Create semi-transparent CSS background images by crossfading them with a transparent GIF

Nice work by Chris: when you crossfade an image — using the proprietary -webkit-cross-fade() — with a transparent gif, you can create semi-transparent background images.

.el {
  background-image: -webkit-cross-fade(
    url(data:image/gif;base64,R0lGODlhAQABAIAAAAAAAP///yH5BAEAAAAALAAAAAABAAEAAAIBRAA7), /* transparent GIF, base64 encoded */

Clever! WebKit/Chromium based browsers only though (i.e. no Firefox)

Maybe there kinda is background-opacity? →

Deep-copying in JavaScript using structuredClone

No more hacking around with the inadequate JSON.parse() or bouncing data to a Web Worker in order to deep clone an object, as there’s now structuredClone()

For the longest time, you had to resort to workarounds and libraries to create a deep copy of a JavaScript value. The Platform now ships with structuredClone(), a built-in function for deep-copying.

Like so:

const myDeepCopy = structuredClone(myOriginal);

If I recall correctly, Deno was the first to support this. Also available in Node 17 and Firefox. Safari has it feature-flagged, but it’s expected soon. Will ship with Chromium 98 (currently in beta).

Deep-copying in JavaScript using structuredClone

Easing Gradients

An issue with linear gradients in CSS is that they often have hard edges where they start and/or end or transition from one color to the other. In 2017, Andreas Larsen wrote about them on CSS-Tricks, eventually leading him to create a nice editor to generate them.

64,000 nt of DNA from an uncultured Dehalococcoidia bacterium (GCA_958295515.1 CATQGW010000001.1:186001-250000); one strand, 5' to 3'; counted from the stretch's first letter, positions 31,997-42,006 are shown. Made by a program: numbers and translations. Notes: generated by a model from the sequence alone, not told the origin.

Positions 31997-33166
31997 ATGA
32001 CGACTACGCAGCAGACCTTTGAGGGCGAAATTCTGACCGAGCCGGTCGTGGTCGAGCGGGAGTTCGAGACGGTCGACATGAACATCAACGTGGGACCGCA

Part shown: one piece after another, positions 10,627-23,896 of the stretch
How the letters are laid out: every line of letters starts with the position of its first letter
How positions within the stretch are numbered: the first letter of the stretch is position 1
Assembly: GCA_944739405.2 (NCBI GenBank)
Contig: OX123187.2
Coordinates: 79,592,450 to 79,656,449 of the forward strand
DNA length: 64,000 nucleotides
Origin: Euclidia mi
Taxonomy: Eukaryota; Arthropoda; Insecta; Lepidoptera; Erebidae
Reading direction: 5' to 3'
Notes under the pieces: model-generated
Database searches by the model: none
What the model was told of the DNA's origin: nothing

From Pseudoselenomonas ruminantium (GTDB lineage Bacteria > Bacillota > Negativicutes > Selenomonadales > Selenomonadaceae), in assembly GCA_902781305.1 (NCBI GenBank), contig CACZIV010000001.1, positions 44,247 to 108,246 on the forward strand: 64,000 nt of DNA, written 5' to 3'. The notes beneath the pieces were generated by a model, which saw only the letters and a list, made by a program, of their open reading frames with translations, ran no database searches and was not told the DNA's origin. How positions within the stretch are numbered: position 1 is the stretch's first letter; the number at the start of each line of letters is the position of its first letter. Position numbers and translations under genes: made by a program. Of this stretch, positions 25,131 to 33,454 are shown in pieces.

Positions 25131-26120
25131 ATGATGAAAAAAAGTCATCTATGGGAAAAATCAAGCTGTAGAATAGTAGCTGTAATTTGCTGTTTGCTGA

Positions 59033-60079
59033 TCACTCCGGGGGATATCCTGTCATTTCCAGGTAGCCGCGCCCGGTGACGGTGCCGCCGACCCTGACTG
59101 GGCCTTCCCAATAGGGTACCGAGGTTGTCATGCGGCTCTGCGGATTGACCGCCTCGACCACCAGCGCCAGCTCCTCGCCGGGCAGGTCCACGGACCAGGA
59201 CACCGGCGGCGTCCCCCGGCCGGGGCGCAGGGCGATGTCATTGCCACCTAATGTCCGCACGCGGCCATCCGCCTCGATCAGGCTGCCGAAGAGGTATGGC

Sparked by that post, a CSSWG Issue to discuss them was created. The issue lingered on for quite some time, but early September 2020 the syntax was agreed upon:

#future {
    to bottom,
    hsla(330, 100%, 45%, 1),
    hsla(210, 100%, 45%, 1)

After September the issue went stale again though. The spec still remains unchanged and — lacking a spec — no browsers are working on it. In the meantime we can use Andreas’s tool to manually generate them, or make use of the postcss-easing-gradients PostCSS plugin.

Linear Gradients →

Embrace the Platform

For the third year in a row, CSS-Tricks is doing an End of Year series with posts from several web developers. This time, Chris asked all selected developers the same question: What is the one thing people can do to make their website better?

All submissions are being published on a dedicated 2021 End of Year Thoughts page. Earlier this week my submission “Embrace the Platform” was added to the list.

In my post, I first take a step back into the past, in order to move forward and provide a proper answer to the question. Central themes are The Rule of Least Power, Resilience, and Progressive Enhancement.

By embracing what the web platform gives us — instead of trying to fight against it — we can build better websites.

Keep it simple. Apply the Rule of Least Power. Build with progressive enhancement in mind.

HTML, CSS, and JavaScript — in that order.

Is what I’m saying there all new? Of course it’s not. If you’ve ever seen or heard a talk by Jeremy Keith — a person who has been of great influence throughout my career — this will all sound very familiar. Is what I’m saying there relevant? In times where JavaScript is eating the world: more than ever.

Be sure to give the other submissions a read as well. Some good high-quality stuff in there. Also great to see some recurring themes, knowing that each author wrote their piece independent from each other.

Embrace the Platform →


Here’s a PNG that will show a different image in Apple Software